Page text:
- “The applause from the fans tells you a lot,” Bravo said after final loss
- Praise for Germany and a call for La Roja to look to the future
- Bravo delighted to win the adidas Golden Glove
Giving interviews is always a pleasure when you are on the winning side, and a chore when you are not. But one man who never shies away from the microphone in defeat is Chile’s Claudio Bravo, who once again showed on Sunday evening why he wears the captain’s armband.
Emerging nearly two hours after his side’s 1-0 defeat to Germany in the FIFA Confederations Cup Russia 2017 final, the Roja keeper agreed to FIFA’s request for an interview. Clutching the adidas Golden Glove in his hands, he was asked if he felt his side were winners in defeat.
“I’d go along with that,” he replied, “but there’s still that bitter taste in the mouth because we came up just short.” Bravo, who did his bit to keep Chile in the final after they had fallen behind, added: “We played some good football and created lots of chances, but we just lacked that killer instinct in front of goal.”
Full of praise for the Germans, he said: “You have to congratulate them. They’re a very solid side in every department and they have a very clear idea of what they want to do. Even so, we’re going away with the feeling that it could have been us posing with the trophy for the cameras.”
— #ConfedCup (@FIFAcom) July 2, 2017
Spoken like a true captain
So what was the first thing the skipper said to his team-mates back in the dressing room? “That we should be proud and at ease with ourselves too,” he replied. “I think the round of applause we got from everyone at the end spoke volumes. We wanted to play good football and dictate the pace right from the start.”
Refusing to apportion blame for Chile’s narrow defeat, Bravo added: “The goal that decided it was unfortunate but we’re leaving here relaxed in our minds. We’ve been very professional throughout the tournament and we’ve shown how much quality we have. We have to learn from this defeat. When you play well you usually win.”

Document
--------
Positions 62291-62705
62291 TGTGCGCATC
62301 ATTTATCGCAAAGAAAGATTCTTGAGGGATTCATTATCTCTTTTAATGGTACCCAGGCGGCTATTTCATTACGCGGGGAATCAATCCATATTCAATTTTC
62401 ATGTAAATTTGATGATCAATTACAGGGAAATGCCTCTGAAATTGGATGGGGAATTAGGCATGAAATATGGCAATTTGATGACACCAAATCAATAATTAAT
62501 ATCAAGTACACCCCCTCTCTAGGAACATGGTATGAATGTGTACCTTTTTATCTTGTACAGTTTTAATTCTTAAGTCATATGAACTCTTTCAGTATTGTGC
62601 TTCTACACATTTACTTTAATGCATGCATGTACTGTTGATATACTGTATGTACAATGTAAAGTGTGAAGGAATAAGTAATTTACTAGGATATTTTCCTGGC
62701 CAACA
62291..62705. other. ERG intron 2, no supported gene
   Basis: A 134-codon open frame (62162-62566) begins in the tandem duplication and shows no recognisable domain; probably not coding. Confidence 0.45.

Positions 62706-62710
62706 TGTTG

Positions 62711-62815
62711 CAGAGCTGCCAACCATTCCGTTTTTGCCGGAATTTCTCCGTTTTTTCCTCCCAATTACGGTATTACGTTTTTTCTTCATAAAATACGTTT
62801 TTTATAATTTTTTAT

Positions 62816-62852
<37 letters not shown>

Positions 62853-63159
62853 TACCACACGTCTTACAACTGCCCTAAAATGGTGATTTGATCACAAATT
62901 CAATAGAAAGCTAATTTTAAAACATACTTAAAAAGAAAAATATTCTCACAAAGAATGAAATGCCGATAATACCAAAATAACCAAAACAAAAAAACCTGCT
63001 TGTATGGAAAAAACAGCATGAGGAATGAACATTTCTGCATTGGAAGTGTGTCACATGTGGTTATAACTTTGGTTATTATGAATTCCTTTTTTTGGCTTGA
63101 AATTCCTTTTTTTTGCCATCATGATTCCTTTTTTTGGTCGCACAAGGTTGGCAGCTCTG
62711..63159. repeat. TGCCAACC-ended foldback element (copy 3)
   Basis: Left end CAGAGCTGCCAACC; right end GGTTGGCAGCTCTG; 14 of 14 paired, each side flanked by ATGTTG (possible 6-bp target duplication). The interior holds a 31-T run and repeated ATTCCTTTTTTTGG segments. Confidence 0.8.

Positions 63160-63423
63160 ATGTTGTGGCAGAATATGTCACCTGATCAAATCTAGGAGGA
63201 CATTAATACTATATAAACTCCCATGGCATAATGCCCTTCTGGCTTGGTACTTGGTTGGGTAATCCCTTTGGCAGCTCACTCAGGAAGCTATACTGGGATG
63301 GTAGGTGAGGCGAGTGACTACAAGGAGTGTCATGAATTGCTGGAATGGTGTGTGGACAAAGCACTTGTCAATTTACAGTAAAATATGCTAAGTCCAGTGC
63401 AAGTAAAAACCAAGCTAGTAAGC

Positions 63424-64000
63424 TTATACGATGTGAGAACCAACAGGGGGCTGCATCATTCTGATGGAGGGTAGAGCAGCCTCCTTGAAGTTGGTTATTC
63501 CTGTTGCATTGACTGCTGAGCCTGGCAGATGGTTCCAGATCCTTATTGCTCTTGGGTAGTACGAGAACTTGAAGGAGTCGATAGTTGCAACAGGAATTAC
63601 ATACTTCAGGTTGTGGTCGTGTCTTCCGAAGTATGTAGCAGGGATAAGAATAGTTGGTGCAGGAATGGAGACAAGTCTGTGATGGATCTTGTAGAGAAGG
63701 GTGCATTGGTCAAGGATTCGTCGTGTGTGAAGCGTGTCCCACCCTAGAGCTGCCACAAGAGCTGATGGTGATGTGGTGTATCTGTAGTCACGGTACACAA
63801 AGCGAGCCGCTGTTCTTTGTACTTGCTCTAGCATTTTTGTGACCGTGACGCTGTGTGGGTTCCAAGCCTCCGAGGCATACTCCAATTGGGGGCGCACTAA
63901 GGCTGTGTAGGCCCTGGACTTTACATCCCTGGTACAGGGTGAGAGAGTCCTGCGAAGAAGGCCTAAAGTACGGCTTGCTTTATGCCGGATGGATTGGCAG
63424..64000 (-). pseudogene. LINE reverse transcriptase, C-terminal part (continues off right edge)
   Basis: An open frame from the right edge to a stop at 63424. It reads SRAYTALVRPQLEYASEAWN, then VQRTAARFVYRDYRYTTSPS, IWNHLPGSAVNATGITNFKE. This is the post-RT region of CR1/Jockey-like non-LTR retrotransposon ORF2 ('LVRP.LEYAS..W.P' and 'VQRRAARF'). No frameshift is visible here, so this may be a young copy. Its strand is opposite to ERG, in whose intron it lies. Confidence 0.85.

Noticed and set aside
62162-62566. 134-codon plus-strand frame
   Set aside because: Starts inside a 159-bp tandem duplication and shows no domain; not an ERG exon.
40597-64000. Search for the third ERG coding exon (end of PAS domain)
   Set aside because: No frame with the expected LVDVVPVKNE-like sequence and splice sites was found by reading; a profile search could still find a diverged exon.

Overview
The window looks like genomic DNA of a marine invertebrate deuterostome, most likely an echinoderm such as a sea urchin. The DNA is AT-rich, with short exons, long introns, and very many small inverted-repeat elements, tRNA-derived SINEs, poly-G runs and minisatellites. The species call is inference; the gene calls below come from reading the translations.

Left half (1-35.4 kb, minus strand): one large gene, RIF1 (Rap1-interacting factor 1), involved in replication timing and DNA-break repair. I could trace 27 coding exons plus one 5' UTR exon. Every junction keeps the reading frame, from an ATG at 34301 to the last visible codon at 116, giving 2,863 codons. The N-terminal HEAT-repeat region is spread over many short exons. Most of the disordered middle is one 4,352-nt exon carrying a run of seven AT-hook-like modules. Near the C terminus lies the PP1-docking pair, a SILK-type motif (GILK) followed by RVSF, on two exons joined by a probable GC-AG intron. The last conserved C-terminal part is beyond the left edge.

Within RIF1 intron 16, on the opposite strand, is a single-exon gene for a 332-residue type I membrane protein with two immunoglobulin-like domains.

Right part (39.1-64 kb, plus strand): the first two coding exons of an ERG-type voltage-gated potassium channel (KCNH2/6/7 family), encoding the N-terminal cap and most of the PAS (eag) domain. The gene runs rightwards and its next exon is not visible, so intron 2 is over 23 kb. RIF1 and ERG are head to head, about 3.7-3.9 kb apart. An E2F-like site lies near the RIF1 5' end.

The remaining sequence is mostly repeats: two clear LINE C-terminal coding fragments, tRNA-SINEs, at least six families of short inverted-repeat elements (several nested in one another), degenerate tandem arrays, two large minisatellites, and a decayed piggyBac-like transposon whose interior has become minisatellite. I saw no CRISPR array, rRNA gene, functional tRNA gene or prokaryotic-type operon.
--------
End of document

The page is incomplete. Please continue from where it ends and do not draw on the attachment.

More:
As the keeper went on to explain, there are many lessons for Chile to learn, most of them to do with looking forward: “We can’t ease up. We have to think about what we’re doing and not the other team and we have to try to improve, to approach games with the same grounded and professional approach we’ve had since day one.”
In his view, Chile could also learn a thing or two from others: “You have to pick up things from the big teams, who are always in finals and winning big trophies. That’s the only way you can keep on competing at this level – to keep on playing matches like today’s and doing our national team proud.”
Just as he was at the 2015 Copa America and 2016 Copa America Centenario, Bravo was named the best goalkeeper of the competition, and this after missing his side’s opening two matches, against Cameroon and Germany.
“It’s an important award,” he said of his Golden Glove accolade. “It’s been a tough time for me because I came here not knowing if I’d be able to play. I hadn’t played for quite a while and I’d been injured too. That’s why I’m very happy to accept it. I’m sad, though, that we didn’t achieve the most important thing, which was to lift the title.”